“Find out the striking anachronism that would make the historicity of the story of Joseph in Ancient Egypt an impossible theory”
By Dr. Ashraf Ezzat
Throughout my life, I have heard too many weird stories that my mind just couldn’t perceive them all as true. One of the weirdest and most unbelievable of them is the story of The Exodus. I could have dismissed it like any other story/tale of the remote past that didn’t necessarily warrant any scrutiny or investigation to validate its authenticity or historicity, had it not been a biblical story, and had I not been Egyptian.
The challenge is that The Exodus is a biblical story, and it may be the most dramatic story ever told in the Bible. The Exodus, I dare say, is the bedrock upon which all the Judeo-Christian faith is built, and maybe also the Islamic.
If the story of the Exodus was distorted or tampered with, then all Israelite tales that followed will be deemed fake. Stories like the conquest of the Promised Land and the establishment of the Kingdom of David and Solomon in Palestine will be undermined and shaken to the core. In my research, (in collaboration with high profile scholars and historians) we argue that the geography of the biblical stories – and most importantly that of the Exodus – had long been tampered with and changed in the ancient biblical records.
If properly exposed, that scenario – which we support its validity with evidence-based findings in my book – will render the Bible, that is tucked under many warm pillows, into an ancient text of mass deception.
Most Jews, Christians and Muslims believe that the story of The Exodus is a true historical event. Most importantly, they also have no doubt whatsoever that the story of Moses and Pharaoh took place in Ancient Egypt, and this is where all those devotees went wrong.
According to our investigation, if the story of Moses and Pharaoh was really a true historical event, it must have taken place in Ancient Arabia and not Ancient Egypt.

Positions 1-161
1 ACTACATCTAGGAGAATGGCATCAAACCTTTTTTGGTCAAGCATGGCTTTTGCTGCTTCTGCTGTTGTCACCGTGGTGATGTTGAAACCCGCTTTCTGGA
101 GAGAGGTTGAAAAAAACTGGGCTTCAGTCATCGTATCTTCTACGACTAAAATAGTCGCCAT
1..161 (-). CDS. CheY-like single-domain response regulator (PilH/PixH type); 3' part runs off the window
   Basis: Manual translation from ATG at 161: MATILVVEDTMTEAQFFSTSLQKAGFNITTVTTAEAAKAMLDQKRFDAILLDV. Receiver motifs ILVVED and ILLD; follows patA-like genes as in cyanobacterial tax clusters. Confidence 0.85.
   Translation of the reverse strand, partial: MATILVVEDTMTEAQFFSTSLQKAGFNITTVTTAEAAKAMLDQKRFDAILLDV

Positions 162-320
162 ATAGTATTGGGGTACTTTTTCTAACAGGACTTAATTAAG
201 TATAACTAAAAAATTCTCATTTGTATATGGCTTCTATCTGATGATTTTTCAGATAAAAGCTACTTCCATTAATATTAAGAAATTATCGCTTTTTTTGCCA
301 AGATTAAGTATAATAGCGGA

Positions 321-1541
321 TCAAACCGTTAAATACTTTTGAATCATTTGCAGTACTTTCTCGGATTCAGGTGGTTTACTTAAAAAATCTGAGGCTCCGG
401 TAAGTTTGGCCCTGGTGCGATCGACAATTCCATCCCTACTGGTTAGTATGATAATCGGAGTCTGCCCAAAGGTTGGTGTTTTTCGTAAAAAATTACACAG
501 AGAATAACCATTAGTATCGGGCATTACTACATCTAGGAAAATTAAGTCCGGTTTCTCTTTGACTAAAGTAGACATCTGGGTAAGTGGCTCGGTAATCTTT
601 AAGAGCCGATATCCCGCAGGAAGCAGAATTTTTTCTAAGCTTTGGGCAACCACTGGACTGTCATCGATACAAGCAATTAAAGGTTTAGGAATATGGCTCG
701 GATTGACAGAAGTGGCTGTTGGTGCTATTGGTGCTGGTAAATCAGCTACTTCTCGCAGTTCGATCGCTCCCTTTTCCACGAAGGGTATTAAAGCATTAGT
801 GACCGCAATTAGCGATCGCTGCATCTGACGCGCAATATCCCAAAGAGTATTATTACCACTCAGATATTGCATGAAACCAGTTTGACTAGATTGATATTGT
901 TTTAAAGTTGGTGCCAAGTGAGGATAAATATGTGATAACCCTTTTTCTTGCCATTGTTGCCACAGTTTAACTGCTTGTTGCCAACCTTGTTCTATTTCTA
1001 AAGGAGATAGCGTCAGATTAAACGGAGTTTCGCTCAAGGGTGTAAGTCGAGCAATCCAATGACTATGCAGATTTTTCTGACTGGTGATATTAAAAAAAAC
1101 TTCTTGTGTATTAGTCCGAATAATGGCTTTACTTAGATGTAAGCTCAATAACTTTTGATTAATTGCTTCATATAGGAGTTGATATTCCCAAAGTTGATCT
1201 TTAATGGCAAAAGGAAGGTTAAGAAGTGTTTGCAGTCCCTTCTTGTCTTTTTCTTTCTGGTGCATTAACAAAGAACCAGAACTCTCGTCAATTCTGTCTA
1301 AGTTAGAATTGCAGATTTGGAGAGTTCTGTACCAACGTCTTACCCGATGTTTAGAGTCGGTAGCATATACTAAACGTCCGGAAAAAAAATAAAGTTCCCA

The Story of The Exodus is an ancient Arabian tale, and everything about it is Arabian: its vocabulary, its cultural, geographical and even its ethical milieu.
In the field of script writing, and before embarking on crafting his story, the scriptwriter must create the right “milieu” for his story/film.
The “milieu” is the general ambiance that distinguishes the story and sets it apart by a unique dialogue, location and cultural background.
For example, in a film/novel like “Titanic” you’d expect the script – that will create the right “milieu” for the story of the sinking of that giant ship – to include and make use of the following relevant items:
- Most of the location must be filmed in a set similar to the architecture/interior design of the luxurious Titanic steam liner.
- The North Atlantic Ocean must be omnipresent in the script/filming.
- The story must set off from Southampton port in England and heading for New York in America.
- Most of the actors must speak English (in the early 20th century accent and vocabulary).
- The wardrobe of the characters must reflect the old vogue costume of the 1910s.
- The names of the main characters of the story must be British and in accordance with the late 19th – early 20th century archive of popular names.
- The dialogue of the main characters (the elite and common) must reflect the cultural/social backdrop of the era that preceded the First World War.